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First Drive: 2011 Mercedes-Benz R-Class

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Sometimes the best vehicles for a particular purpose elude easy classification. Take the Mercedes-Benz R-Class; ever since the first time we encountered this vehicle, we've called it one of the best long-distance luxury cruisers on the market, and one of our top choices for keeping fatigue at bay when you have adult-size passengers and hundreds of miles to go before you sleep.

But despite the road-trip kudos, the R-Class's ambiguity has gotten in the way of success. With a silhouette that lands somewhere between a tall wagon, an SUV, and yes, a minivan, plus a very people-oriented interior with space to sprawl, the R should be a sales success—especially in the suburbs.

But the R-Class isn’t a big seller; however nice the package, we suspect it also has left shoppers scratching their heads a bit. Is it Mercedes' minivan, or an exceptionally passenger-friendly utility vehicle?

Brawnier look curbs an existential crisis

To bring this luxury people-mover a little more up-to-date and take it just a little bit more, stylistically, in the direction of a utility vehicle, Mercedes-Benz has given the 2011 R-Class a slightly more upright front end, with a higher, arrow-edged hoodline and a higher, more prominent grille that's now a lot closer in appearance to those used in the M-Class and GL-Class utes. It's flanked with flowing headlamps that, to this reviewer's eyes, look like they have eyelids and are a little more organic, while the rear fascia has been changed and taillamps are lifted slightly. Inside, the dash top gets a new look, bright trim accents brighten it up a bit, and some of the other materials and color combinations are new. The optional Panorama sunroof remains a nice touch that lends a light, airy feel, too. Overall, it looks a little more buff on the outside, a little more smartly dressed inside.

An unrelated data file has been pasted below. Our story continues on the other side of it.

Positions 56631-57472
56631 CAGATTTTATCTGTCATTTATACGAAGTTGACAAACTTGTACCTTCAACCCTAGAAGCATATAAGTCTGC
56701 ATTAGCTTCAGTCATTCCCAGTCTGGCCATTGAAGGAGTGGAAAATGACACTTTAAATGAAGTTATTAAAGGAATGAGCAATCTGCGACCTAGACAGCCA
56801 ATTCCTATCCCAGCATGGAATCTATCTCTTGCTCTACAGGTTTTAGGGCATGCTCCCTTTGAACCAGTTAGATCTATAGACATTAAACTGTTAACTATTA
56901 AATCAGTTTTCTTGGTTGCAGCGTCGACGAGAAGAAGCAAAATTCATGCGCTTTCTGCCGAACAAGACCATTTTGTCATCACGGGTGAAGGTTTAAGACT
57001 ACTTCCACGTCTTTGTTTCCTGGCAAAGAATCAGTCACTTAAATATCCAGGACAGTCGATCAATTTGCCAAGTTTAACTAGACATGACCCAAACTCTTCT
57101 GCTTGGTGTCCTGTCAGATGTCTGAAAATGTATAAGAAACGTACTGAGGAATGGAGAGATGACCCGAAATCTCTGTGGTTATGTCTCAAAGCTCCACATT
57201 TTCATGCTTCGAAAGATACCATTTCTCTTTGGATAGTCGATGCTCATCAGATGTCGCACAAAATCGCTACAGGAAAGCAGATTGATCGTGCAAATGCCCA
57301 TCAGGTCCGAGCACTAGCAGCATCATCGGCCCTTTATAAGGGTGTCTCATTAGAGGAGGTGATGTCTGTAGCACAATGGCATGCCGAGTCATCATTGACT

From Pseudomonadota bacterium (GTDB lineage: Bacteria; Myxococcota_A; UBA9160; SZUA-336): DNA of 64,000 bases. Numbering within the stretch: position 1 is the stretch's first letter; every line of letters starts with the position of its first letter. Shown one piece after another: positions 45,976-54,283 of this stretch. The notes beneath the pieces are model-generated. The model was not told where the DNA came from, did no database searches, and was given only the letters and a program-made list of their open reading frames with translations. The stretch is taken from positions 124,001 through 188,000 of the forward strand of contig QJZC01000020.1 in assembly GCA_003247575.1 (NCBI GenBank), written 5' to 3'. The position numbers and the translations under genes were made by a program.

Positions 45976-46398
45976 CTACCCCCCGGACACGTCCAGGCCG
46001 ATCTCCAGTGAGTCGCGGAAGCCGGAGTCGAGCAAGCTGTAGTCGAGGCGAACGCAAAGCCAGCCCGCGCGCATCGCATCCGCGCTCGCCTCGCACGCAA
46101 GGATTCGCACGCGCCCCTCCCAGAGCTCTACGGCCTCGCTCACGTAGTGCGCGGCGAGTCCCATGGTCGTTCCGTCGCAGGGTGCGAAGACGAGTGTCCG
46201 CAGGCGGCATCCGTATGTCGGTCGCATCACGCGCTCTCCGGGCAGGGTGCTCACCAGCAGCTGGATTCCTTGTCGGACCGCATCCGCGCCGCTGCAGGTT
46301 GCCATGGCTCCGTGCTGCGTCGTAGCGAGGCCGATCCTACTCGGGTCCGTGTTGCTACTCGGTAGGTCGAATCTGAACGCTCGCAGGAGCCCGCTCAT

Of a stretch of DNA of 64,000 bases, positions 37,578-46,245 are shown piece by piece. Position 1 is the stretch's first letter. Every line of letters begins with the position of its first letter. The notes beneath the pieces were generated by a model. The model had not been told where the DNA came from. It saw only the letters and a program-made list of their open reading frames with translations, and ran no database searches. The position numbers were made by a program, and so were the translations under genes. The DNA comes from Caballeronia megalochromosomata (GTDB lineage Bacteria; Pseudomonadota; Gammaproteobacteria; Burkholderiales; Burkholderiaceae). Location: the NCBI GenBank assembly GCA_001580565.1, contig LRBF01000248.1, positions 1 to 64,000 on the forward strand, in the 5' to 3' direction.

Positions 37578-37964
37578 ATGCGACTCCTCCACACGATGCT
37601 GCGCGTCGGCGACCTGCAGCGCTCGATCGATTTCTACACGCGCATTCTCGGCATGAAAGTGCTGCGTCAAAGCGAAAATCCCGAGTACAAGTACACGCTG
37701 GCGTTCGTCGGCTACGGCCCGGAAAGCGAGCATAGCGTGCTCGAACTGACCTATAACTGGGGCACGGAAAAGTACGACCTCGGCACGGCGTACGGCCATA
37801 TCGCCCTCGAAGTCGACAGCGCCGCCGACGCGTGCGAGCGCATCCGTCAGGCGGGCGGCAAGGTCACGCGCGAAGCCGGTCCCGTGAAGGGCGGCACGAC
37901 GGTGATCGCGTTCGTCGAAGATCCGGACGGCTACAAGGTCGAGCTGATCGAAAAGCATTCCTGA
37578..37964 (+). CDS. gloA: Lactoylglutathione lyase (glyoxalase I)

And for those who need to accommodate adults in comfort, the 2011 Mercedes-Benz R-Class interior is downright smart. Those very long back doors allow easy access to the third row of this six- or seven-seater, and the standard arrangement in three rows of two bucket seats (with a middle seat available for the second row) makes sure everyone’s taken care of. The second row slides fore and aft a few inches so that you can properly divvy out legroom between passengers, and the seatback in both rows adjusts for rake. The third row is a little smaller, a little flatter, but it’s no punishment as there’s still enough headroom (even, barely, for this 6’-6” beanpole). Getting in is a good deal easier than in some minivans as the second-row seats flip up and forward and the rear door openings are huge.

Unfortunately, those huge rear doors will still be a handicap for those who live in tighter city spaces. They’re probably about 50 percent longer than the doors of most large sedans, and you won’t be able to open them up all the way in most parallel-parking spots. With a rather stiff action, they also require a little too much muscle for smaller kids.


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